Just so that I can retire a page due to changes on the new theme, I still want to offer this guide to people who might visit Pune although it may be a bit old now .
Despite most people in India following Hinduism, everyone still seems to get into the Christmas spirit. Our office tended to be rather noisy yesterday as plenty of secret santa-like jokes and presents unleashed themselves upon their victims, constant song dedications played, Santa (AKA yours truly) handed out gifts, and a series of skits performed by each team to everyone else in the office, all leading up to a fantastic Christmas party.
The party coincided with the first anniversary for our office in Pune and so was a double celebration at a nearby hotel. With two huge reasons to party (who really even needs one?) it pretty much guaranteed most people on the dance floor for most of the night until the music ran out. There’s really something about large gatherings in India – the dance floor seems to be the centre of all attention and regardless of how well (or not so well in my case) you can groove it, everyone gives it a real good go. Last night, for instance, the first bus load literally spilled out of their seats and onto the dance floor where the DJ spun some (awfully mixed) tracks.
See the rest of the pictures from the day here.
A restaurant that serves one or two dishes from almost every country around the world? There’s a very good reason it’s called Flags. Marketed at the higher end of the restaurant market, walking into Flags brings you into a very nice dining experience filled with plush red lounges opposite comfortably large chairs and twirled dining napkins at each settting. The bar at the back underscores the entire dining experience without being overbearing and just enough attendants float around without feeling like they’re all staring at you.
As a foreigner, expect to be asked if you want Evian water – politely decline and go with the mineral water that is at least a quarter of the price. The next question in line will be the push for a bottle of wine – apparently they have a really great bottle and of course, it’s the most expensive on the menu. Settling for a couple of glasses of local wine isn’t such a bad experience.
Now on to the food. When it comes to restaurants that serve this wide variety of food, either they’ll do some dishes very well and will only have a subset of the menu actually available, or they’ll do everything but most of them will end up pretty substandard. This restaurant falls into the latter category and that means you really have to order the right sort of food to actually enjoy your meal. I went for the Boston Clam Chowder followed by the New Orleans Grilled Fish and actually both meals for me was just about right. The clam chowder was a huge portion though the sourdough bread sitting in the midst of it was pretty awful (for sourdough bread at least) whilst the fish, perfectly grilled and well seasoned satiated my appetite perfectly. The other people in our dining experience probably had a much less successful night -the fajitas could have well fed two people but its tasteless mass barely satisfying the single person who couldn’t bear to eat it all. The burrito and a number of other dishes looked just as bad.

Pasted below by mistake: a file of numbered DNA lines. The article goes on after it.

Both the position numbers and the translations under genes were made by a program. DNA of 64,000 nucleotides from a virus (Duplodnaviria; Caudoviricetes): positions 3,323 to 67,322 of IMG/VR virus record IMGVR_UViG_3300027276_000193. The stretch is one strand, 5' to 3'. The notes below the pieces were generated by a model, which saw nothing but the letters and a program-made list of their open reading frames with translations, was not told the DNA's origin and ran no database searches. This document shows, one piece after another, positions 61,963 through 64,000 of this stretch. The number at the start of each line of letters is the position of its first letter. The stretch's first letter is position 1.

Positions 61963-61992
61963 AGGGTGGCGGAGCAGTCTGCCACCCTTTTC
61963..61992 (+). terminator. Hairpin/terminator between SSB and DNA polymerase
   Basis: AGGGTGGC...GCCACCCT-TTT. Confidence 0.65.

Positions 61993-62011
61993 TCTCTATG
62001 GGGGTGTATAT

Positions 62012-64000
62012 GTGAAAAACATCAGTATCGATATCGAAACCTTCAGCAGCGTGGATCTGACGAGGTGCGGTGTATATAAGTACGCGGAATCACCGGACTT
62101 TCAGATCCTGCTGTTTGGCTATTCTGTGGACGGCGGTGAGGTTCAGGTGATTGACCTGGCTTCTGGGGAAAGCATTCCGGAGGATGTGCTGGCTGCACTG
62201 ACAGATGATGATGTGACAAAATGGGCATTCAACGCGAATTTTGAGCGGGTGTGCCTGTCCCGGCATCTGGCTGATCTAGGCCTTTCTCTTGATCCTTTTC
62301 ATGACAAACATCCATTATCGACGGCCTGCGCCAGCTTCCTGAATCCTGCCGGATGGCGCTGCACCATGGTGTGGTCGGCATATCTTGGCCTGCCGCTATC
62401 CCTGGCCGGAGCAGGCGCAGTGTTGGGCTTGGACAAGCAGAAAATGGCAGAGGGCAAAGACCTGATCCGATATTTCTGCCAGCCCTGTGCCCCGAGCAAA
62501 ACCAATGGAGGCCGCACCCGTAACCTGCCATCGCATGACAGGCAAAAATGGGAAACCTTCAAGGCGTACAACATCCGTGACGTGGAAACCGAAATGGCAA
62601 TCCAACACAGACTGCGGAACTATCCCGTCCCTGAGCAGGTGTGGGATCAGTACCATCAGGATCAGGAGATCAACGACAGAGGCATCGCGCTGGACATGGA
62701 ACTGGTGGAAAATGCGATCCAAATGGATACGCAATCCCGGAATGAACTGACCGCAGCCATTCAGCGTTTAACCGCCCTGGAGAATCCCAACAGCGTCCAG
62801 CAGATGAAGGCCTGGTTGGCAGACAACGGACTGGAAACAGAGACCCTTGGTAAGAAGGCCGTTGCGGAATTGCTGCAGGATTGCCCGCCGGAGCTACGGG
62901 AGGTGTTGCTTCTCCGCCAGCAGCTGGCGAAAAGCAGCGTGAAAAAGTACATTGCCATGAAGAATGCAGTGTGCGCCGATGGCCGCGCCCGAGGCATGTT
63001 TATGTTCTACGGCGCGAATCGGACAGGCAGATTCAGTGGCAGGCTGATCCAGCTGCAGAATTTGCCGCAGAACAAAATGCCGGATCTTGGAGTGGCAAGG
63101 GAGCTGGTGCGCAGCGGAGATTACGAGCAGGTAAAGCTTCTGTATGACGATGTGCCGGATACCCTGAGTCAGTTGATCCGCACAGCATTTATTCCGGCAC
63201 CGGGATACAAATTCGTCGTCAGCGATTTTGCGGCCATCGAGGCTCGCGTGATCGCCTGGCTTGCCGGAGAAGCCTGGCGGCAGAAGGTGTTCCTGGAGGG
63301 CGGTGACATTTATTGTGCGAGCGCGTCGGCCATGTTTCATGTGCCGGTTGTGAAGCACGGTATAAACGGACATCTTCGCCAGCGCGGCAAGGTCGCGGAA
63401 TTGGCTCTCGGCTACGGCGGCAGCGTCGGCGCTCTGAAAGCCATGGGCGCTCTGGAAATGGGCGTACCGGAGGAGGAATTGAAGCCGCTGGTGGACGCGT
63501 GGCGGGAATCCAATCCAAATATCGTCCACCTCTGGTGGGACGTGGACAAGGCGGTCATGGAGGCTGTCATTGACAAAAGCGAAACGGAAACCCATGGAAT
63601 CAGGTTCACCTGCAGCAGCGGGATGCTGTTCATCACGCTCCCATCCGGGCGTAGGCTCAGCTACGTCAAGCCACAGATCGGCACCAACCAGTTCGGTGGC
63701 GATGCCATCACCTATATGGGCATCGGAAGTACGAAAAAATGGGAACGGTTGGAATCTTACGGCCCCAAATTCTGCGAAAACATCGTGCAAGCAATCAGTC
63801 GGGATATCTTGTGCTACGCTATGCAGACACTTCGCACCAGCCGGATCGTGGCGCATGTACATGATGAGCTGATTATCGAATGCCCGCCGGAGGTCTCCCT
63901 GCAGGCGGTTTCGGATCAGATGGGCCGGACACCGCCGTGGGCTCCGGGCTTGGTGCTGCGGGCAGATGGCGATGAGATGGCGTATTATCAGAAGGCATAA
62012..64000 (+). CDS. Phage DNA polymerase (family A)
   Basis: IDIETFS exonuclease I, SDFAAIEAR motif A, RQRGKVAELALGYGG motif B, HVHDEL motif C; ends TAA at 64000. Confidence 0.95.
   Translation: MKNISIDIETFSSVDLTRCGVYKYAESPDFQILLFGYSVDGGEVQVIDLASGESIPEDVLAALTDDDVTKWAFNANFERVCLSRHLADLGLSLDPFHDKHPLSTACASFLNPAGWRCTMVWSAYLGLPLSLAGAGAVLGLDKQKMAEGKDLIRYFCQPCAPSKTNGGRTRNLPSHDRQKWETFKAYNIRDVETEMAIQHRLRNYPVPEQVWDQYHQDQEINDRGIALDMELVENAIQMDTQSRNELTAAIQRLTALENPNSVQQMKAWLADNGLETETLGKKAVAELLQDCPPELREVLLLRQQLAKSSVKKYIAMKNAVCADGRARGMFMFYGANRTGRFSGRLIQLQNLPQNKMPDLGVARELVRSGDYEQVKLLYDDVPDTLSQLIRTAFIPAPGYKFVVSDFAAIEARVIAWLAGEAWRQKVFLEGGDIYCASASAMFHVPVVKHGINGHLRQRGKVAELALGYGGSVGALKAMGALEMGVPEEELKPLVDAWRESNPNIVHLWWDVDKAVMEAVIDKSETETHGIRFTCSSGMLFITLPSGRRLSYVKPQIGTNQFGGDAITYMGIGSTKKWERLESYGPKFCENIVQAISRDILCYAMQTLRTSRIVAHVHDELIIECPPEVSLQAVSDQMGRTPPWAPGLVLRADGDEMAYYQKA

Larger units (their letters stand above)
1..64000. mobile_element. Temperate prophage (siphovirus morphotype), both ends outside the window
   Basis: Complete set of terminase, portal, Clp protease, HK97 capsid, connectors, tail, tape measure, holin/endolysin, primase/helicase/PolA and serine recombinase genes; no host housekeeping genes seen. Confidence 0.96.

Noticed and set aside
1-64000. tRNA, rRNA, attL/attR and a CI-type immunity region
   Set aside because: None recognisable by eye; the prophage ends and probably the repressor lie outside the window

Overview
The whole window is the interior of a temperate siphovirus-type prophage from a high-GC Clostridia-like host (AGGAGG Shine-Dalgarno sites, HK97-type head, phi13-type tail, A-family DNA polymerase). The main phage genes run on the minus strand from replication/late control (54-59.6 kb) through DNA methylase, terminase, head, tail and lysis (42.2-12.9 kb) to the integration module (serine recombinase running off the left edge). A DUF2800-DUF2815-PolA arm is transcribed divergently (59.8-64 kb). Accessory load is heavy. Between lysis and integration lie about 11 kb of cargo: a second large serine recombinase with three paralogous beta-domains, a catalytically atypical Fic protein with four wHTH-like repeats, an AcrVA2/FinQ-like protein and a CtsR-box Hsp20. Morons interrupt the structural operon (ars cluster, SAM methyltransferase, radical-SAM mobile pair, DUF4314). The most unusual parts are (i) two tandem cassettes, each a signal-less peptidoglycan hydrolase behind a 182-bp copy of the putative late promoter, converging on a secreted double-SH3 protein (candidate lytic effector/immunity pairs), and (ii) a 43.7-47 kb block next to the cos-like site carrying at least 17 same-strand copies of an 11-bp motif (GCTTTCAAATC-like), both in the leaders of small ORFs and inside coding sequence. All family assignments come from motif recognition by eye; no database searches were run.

Details: Flag’s (Pune)
Found at: INOX Multiplex, Bund Garden Rd, Camp
Highlights: Huge offering of foods from all around the world with a very nice ambient atmosphere.
Room for improvement: Obviously pushy with the higher end products and would be okay if their food matched the quality of the wines on offer.
The Kua Rating: 6.5 out of 10
Often called a younger version of Bangalore, Pune has its own distinct culture most fuelled by the large number of Universities in the area. Last weekend, I managed to get around to see some of the more cultural spots around Pune and found it actually very impressive.
Yup. And they’re pretty good. You can find them for only INR25 (30p) at the Marz-o-rin bakery in Pune. Located next to the large Wonderland complex on MG Road, it’s quite the institute with lots of different types of lassis, breads, and cakes.
It’s constantly teeming with people going in and out and with lots of great things on offer, it’s no wonder they’re doing quite well. Go visit it if you’re here and try a Lamington. The lemon lassi was extremely good as well.
Walking down back alleys sometimes bring you some surprises, and Toscana, located next to Soho’s is one of those pleasant ones. Toscana, if you can’t tell the name of it, offers a wide selection of Italian foods. Although like most Italian restaurants in India, they also bizarrely offer tex-mex cuisine despite the countries being continents apart.